I have had a deep fondness for the Sussex Downs ever since my honeymoon in 1984. My wife and I stayed at a small holiday cottage at farm called Coldharbour, nestled in a fold of the South Downs. Our local pub was the White Horse in nearby Sutton village (seemingly full of timber-framed Wealden farmhouses and flint-built cottages) and the Bignor Roman villa lay just beyond. The sense of deep history, the vistas along the ridges of the Downs and an intensely personal connection borne from 1984 have drawn me back regularly ever since. Yet in all the subsequent years that I have been exploring the archaeology and landscape of the South Downs, one trip stands out for its beauty and drama; October 1984.
Beauty because, as I remember, the week before the Great Storm of 1987 ravaged the South Downs was warm, the trees colourful, and the air clear. The day before the storm we walked from Cissbury Rings hillfort along wide chalky paths to Chanctonbury Rings, a leisurely stroll that took all afternoon, and brought me my first site of the hillfort ramparts of Chanctonbury, defined by a dense thicket of trees sitting on the northern edge of the downs. The vistas northwards to the Weald were impressive as was the edge of the Downs’ escarpment; at times soft and rounded at others a white line of cliffs. Walking back we approached the hillfort at Cissbury in the growing dusk. It was a clear evening and before descending into the sunken routeway that led to our car park at Findon Valley the horizon was lit with a growing number of orange street lights of Littlehampton, Bognor and Chichester along the coast, the reddish glow of the setting sun and a large grey-black bank of cloud that increasingly crowded out the sun set. This was the Great Storm, though at the time we didn’t know it.
That night we were woken around 2am by the sound of howling winds and the skittering, smashing, sound of clay tiles falling from the roof above our attic bedroom. It was a genuinely scary moment and when we turned on the lights they flickered and eventually went out. Fortunately there was a battery radio and we put this on – initially just to help us get back to sleep. The creaking of branches and the continuing smashing sound of what we thought were tiles awoke us again later in the night and this time we tuned the radio to a local station and only then began to realise that this storm was across southern England.
By 6am the winds were easing and as dawn broken around 7.30am on the 16th we ventured out to see the results. Trees were down all around the curved driveway and on the other side the large Georgian farmhouse had lost a gable-end chimney. The small garage we had parked our car in had much of its roofs in front of the garage doors. All week we had parked outside the garage but the previous night I had parked in the garage and packed ready to leave. Just as well since the car would have been ruined otherwise. Saying goodbye to our hard-pressed hosts at New Hall Farm in Small Dole we inched out into Hall Lane. At the end of the road a house had lost all of its gable end wall. The main roads were covered in branches, though passable. Cutting across to the A23 we drove round fallen branches and around trees already chain-sawn to clear a path. Hedges were shredded and trees sagged or lay at strange angles on either side of the road. The rain had brought flash floods and we had to drive gingerly over a stone bridge inches deep in river water before we could escape through the green and woody debris to the safety of relatives in Farnham. As we caught up with the news during the day, and the number of dead rose, we were just glad to have escaped the storm zone. We had been going to finish the holiday with a day trip to France, but our SeaLink Ferry was now beached on a stoney Sussex beach. The Jack and Jill Windmills we had visited earlier in the holiday were badly damaged; Jack had part of its roof blown off and Jill had caught fire though was saved by volunteers who braved the winds that night.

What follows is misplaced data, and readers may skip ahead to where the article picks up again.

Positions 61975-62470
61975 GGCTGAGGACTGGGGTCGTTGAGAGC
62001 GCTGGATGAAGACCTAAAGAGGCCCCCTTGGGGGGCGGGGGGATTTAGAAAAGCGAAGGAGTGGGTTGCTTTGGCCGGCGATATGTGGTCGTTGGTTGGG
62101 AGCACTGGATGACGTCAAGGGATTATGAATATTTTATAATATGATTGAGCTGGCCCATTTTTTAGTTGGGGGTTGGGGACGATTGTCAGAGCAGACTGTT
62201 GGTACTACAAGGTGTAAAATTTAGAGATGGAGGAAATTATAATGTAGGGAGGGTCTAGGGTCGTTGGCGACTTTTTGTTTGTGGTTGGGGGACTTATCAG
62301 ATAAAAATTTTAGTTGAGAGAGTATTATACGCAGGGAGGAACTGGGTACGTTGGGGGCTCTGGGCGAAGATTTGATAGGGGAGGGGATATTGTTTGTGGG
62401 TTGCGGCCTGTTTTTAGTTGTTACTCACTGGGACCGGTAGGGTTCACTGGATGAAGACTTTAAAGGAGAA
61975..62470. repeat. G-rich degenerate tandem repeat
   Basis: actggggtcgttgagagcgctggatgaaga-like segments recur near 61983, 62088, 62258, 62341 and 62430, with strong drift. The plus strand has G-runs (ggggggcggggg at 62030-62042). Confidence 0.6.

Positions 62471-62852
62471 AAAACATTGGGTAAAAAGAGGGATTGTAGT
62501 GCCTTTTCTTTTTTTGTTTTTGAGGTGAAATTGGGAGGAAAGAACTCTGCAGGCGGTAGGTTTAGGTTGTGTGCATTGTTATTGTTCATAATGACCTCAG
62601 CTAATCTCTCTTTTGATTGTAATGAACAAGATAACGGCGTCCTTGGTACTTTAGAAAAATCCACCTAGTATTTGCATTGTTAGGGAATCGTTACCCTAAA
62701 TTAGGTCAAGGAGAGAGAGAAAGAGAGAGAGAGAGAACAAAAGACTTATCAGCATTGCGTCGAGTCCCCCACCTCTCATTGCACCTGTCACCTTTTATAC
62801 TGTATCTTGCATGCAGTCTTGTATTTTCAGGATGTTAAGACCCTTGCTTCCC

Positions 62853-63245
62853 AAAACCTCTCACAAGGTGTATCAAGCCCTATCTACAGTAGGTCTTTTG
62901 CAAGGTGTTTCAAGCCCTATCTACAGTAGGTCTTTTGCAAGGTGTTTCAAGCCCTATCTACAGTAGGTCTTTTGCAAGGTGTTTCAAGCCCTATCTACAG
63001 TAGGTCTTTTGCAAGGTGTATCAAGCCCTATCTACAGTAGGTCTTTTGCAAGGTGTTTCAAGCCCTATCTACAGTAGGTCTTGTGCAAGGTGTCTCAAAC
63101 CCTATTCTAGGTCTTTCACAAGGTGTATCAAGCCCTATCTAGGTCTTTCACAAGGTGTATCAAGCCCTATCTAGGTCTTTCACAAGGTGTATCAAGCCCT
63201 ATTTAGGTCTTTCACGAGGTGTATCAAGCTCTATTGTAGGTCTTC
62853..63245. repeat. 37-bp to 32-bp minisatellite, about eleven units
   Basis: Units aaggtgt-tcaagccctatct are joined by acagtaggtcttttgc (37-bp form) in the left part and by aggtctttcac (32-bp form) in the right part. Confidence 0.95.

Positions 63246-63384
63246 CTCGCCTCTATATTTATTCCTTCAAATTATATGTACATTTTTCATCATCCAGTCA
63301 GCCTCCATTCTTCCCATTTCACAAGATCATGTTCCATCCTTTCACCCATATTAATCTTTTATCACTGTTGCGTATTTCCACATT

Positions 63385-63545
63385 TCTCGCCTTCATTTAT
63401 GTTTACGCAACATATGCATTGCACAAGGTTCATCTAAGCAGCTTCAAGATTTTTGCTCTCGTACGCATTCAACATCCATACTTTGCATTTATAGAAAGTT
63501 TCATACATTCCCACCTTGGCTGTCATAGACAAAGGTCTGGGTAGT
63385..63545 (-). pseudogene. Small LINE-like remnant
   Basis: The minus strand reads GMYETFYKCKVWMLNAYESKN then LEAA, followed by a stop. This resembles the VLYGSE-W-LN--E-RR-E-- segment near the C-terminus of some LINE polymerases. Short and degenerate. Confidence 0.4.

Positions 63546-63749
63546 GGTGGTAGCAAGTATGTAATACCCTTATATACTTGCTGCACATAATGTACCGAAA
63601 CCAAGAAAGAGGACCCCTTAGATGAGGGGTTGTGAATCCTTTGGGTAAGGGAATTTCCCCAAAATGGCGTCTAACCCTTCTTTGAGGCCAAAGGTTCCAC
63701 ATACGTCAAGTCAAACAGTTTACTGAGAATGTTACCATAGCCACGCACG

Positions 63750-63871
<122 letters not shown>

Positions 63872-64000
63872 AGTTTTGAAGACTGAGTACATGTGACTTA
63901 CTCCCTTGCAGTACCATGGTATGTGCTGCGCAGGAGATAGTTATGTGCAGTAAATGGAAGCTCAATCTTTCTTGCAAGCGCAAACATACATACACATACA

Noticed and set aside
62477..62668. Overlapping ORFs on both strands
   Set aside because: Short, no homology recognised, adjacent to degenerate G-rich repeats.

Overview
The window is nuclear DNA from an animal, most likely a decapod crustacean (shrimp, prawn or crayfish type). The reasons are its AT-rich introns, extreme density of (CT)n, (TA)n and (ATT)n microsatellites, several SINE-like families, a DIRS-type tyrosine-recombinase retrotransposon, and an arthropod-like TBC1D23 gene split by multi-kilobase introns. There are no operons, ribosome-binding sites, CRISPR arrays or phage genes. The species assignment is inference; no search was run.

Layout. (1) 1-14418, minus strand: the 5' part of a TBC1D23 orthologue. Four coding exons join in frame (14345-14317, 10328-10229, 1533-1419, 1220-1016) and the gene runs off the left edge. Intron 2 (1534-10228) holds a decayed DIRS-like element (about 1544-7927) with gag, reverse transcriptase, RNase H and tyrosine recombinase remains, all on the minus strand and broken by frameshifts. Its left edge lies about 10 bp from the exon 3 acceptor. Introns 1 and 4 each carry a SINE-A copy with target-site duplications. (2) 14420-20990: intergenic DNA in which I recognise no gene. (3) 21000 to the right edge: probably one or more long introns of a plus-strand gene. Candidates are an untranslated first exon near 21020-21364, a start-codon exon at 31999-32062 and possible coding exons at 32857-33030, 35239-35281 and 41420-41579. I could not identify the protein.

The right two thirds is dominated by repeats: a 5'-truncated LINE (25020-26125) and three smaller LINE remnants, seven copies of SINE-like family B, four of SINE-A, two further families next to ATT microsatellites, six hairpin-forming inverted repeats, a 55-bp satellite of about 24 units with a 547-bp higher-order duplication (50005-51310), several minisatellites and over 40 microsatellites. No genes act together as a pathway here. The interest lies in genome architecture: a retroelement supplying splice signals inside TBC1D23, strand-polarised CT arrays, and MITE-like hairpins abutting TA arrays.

I’ve returned to Sussex and Cissbury Rings regularly over the last 30 years. The first time was in the mid-1990s when I was shocked how few trees were left at the Cissbury hillfort, and how empty parts of the edges of the South Downs felt. Since then buildings have been repaired (such as the windmills), the landscape scars of the Great Storm have softened, the gaps in the woods have filled. It’s a reminder that such a storm is a natural event and that the landscape always recovers, though is never quite the same. My respect for the ancient communities who farmed this seemingly gentle landscape before the era of phones, the combustion engine, and railways has been permanently increased. The thought of facing such a natural event without warning and without the possibility of swift help and rescue, remains a scary one.